How do I explain this problem? Basically, I seem to possess this incredibly detrimental ability to unintentionally lose all of my confidence whenever I'm in the company of people, both strangers and friends included. In isolation, I come up with ideas to maintain self-confidence. And I do remain quite self-assured and confident for the subsequent few hours granted the idea worked successfully... then I meet someone and the air of confidence around me starts dissipating incredibly fast. Thus follows the proverbial period of anxiety.

If you couldn't quite comprehend the above passage, ignore it. Just give me some counsel on what the question says.
I'll just quote myself on another thread which is directly related to this subject.


Ahem:

I'm kind of trying to figure that out myself.

But, I guess the way I see it, you won't really have self-esteem unless you have something to show to yourself, to feel like you've earned self-respect.

To me, self-esteem is intertwined with self-respect, and confidence. You can't have one without the others. You can have a semblance of pretense, but that isn't truth.

My INTJ is the picture of confidence. Because he knows enough about himself to know with certainty that what he is saying and doing is right.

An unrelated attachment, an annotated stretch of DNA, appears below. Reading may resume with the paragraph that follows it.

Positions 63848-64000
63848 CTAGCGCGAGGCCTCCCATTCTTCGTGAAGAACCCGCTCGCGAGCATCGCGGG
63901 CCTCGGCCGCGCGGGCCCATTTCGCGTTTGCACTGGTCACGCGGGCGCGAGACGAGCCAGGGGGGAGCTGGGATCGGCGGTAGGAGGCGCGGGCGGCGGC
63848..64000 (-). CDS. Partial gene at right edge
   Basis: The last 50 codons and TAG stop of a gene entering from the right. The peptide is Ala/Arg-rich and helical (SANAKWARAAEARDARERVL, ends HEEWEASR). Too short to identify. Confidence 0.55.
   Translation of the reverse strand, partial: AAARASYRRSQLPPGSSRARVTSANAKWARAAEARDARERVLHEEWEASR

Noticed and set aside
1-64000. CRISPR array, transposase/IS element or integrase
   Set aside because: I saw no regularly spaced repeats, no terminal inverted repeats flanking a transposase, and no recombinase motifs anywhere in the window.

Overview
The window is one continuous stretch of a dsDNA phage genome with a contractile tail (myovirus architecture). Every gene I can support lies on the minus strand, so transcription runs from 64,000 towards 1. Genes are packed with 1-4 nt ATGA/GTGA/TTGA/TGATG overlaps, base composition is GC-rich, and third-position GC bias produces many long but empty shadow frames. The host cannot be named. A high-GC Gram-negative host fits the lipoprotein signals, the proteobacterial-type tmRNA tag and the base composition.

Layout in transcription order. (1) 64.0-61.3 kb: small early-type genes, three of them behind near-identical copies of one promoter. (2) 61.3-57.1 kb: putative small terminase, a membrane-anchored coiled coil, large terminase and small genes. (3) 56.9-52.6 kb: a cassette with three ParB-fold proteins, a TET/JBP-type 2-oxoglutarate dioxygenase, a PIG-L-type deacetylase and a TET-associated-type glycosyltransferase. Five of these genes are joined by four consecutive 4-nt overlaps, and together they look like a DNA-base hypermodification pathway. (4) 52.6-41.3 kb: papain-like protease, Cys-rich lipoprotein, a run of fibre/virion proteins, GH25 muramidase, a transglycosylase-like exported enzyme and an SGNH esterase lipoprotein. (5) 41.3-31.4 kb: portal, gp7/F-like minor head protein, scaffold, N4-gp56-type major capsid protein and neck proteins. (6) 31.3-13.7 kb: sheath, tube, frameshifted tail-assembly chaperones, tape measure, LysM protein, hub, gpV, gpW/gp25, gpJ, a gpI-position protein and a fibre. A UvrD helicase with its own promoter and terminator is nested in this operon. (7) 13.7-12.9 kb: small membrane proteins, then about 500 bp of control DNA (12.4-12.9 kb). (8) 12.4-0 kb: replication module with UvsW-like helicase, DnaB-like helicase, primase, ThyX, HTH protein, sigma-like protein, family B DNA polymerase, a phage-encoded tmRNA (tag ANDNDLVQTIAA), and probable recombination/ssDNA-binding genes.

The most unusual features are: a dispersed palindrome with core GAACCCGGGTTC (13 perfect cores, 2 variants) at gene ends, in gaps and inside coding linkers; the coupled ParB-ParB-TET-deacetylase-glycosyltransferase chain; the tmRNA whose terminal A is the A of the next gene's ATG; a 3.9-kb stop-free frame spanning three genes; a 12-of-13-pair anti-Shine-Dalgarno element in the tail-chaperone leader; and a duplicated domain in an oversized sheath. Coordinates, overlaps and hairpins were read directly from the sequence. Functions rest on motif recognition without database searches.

I have no certainty-- Not in anything. This can be a strength, but it is also a weakness-- And particularly a weakness for my identity. I trust others more than myself, because of my bad memory, because I am so easily subject to change, etc.

If I learned to trust in myself, my abilities, skills, and knowledge, I think that confidence, self-esteem and self-respect would follow. I suppose that it just begins with self-trust.

I think that by going back to school and specializing in a field where I can actually master something in depth will give me a great deal of self-trust, because it is connected to my perception of myself, and a perception that 'the expert has confidence'.

Ultimately, I am likely deceiving myself.

It is only through complete self-trust that I will experience disillusionment, and relinquish the fetters that bind me to a self-loathing, low self-esteem, low confidence and zero self-respect state.